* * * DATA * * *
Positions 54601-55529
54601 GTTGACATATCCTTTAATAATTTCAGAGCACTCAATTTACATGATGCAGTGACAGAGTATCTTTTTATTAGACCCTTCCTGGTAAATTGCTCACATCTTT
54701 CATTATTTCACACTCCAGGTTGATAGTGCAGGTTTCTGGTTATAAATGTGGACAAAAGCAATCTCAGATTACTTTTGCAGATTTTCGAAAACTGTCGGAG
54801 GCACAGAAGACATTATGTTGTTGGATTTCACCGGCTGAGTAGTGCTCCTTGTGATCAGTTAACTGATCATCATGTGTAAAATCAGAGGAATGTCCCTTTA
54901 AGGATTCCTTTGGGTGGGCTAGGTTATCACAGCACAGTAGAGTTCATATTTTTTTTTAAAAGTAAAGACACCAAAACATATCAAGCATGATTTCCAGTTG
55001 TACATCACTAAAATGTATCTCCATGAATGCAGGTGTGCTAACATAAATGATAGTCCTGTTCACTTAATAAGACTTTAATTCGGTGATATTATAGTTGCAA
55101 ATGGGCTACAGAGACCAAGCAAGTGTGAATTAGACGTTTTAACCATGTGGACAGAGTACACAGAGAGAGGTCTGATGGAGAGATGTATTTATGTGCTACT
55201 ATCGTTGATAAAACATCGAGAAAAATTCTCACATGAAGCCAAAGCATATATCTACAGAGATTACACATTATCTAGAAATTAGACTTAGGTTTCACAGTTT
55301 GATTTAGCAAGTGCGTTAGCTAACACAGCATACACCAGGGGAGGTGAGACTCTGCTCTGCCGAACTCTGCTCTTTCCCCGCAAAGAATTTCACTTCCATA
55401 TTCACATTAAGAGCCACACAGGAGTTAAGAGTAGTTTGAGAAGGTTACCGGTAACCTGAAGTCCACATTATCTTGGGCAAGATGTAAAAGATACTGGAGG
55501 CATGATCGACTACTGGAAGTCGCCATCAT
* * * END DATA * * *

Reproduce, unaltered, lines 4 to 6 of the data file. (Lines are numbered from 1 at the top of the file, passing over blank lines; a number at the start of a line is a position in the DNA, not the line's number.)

54801 GCACAGAAGACATTATGTTGTTGGATTTCACCGGCTGAGTAGTGCTCCTTGTGATCAGTTAACTGATCATCATGTGTAAAATCAGAGGAATGTCCCTTTA
54901 AGGATTCCTTTGGGTGGGCTAGGTTATCACAGCACAGTAGAGTTCATATTTTTTTTTAAAAGTAAAGACACCAAAACATATCAAGCATGATTTCCAGTTG
55001 TACATCACTAAAATGTATCTCCATGAATGCAGGTGTGCTAACATAAATGATAGTCCTGTTCACTTAATAAGACTTTAATTCGGTGATATTATAGTTGCAA